Soya supplements promote men's health
lower the risk of prostate disease and atherosclerosis in healthy
UK researchers report that a diet supplemented with soya could lower the risk of prostate disease and atherosclerosis in healthy men.
Researchers from the University Hospital of Wales in Cardiff and the Royal Victoria Hospital, Belfast examined the effects of soya, consumed through food made with soya flour, on blood levels of sex steroids, lipids and markers of oxidative stress in a small number of men.
They write: "We have shown that soya supplements reduce serum testosterone and improve markers of oxidative stress. These findings provide a putative mechanism by which soya supplements could protect against prostatic disease and atherosclerosis."
In the study at the University Hospital of Wales, the team carried out a randomised, placebo-controlled trial on 20 healthy volunteers, aged on average 36 years old.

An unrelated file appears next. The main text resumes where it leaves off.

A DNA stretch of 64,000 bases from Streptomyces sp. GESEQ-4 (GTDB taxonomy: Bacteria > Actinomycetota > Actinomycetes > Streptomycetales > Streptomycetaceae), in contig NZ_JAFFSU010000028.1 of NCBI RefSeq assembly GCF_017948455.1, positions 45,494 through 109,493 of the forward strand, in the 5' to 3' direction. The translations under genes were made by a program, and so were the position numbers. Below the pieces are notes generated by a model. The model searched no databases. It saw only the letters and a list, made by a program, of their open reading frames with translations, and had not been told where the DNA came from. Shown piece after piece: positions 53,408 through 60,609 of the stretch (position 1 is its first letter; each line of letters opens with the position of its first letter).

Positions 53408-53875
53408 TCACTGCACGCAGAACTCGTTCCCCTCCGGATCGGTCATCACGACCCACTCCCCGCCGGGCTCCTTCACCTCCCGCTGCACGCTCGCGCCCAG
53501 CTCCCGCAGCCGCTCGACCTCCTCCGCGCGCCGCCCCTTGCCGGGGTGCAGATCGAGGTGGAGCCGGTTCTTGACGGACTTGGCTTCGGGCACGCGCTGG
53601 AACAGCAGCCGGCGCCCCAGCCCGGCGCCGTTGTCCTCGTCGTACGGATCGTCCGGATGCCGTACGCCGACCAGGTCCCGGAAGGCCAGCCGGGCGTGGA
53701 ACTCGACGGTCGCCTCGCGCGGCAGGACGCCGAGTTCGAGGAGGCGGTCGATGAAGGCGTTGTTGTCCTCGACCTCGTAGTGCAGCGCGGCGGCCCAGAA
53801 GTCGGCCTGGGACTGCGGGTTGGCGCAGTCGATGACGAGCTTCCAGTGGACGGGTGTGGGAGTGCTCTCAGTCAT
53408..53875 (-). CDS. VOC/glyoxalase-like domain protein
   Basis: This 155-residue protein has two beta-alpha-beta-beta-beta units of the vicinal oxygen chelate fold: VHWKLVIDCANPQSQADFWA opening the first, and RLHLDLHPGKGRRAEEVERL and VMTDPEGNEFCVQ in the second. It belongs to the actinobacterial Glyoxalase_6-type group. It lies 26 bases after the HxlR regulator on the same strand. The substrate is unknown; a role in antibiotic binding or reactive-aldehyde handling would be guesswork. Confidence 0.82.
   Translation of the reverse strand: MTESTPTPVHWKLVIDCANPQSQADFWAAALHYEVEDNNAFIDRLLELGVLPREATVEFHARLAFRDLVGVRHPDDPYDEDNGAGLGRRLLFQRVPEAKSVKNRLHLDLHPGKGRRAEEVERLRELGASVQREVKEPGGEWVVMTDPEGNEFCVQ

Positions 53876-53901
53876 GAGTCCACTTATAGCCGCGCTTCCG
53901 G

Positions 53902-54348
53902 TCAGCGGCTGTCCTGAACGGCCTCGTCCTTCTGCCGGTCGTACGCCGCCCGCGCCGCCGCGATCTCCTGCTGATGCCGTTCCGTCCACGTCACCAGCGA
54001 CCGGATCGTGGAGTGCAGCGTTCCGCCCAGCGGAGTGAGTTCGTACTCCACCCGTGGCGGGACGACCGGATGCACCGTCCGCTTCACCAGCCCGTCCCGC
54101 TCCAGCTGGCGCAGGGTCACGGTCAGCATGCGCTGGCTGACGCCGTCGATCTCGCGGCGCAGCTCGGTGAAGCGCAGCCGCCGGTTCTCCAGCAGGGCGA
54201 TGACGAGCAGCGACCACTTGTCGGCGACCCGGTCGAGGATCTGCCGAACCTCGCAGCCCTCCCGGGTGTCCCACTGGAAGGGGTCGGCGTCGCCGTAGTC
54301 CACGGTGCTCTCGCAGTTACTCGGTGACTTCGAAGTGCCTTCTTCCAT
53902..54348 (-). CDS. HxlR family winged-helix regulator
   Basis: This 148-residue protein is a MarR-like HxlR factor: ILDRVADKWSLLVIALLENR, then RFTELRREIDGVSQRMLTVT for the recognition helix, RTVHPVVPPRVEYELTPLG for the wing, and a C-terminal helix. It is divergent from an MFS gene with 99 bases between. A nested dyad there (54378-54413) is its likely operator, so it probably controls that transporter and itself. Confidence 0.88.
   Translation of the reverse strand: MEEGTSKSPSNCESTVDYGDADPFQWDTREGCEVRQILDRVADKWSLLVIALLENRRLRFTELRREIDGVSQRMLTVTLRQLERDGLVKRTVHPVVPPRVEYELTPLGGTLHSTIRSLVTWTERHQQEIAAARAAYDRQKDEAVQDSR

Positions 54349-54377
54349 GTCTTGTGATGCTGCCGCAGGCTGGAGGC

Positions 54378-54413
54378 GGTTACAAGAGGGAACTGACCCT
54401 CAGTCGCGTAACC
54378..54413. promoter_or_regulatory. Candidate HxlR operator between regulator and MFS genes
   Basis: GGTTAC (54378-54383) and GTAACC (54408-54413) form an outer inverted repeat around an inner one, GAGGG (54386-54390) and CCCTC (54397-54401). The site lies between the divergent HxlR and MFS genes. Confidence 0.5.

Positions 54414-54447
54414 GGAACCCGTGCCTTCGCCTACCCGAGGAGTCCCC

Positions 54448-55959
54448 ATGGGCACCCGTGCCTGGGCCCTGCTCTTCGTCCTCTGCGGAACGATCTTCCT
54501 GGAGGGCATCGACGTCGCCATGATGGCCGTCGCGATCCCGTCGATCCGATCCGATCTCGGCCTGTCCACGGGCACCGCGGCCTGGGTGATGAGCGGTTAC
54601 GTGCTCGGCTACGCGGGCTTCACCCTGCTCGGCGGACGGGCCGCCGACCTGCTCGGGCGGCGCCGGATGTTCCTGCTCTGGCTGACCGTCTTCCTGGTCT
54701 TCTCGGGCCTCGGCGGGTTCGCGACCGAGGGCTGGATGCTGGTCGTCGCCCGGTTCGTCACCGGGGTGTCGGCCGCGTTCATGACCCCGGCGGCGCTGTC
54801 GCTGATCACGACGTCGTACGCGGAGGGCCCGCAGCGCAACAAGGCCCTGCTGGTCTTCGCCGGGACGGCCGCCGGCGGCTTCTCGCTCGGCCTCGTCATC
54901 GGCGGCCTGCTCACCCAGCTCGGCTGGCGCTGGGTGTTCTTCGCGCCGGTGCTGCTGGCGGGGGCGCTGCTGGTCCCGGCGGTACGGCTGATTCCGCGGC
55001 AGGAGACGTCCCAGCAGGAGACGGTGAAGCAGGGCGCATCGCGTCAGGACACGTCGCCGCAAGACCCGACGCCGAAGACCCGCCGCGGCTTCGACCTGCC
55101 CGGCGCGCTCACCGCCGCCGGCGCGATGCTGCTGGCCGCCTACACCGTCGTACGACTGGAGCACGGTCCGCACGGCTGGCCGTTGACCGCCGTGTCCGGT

The participants ate three scones every day in addition to their normal diet for a period of six weeks. The scones were made with either wheat or soya flour (containing 120 mg/day of isoflavones). Blood was analysed for sex steroids (including testosterone, dihydro-testosterone, oestradiol, oestrone, sex hormone binding globulin, albumin and the concentration of non-protein bound sex steroids were calculated), lipid profile (total cholesterol, high density lipoprotein cholesterol and triglycerides) and measures of oxidative stress (hydroperoxides, susceptibility of LDL to oxidation with copper and myeloperoxidase).
Results, published in January's European Journal of Clinical Nutrition, show that levels of testosterone fell in volunteers taking the soya scones. No significant changes were seen in the concentrations of the other serum sex steroids throughout the study, but significant improvements in two of the three markers of oxidative stress were seen in volunteers taking soya scones. There were no changes seen in serum triglycerides or cholesterol.
The authors warn that further dietary studies with clinical end points are needed to confirm the findings.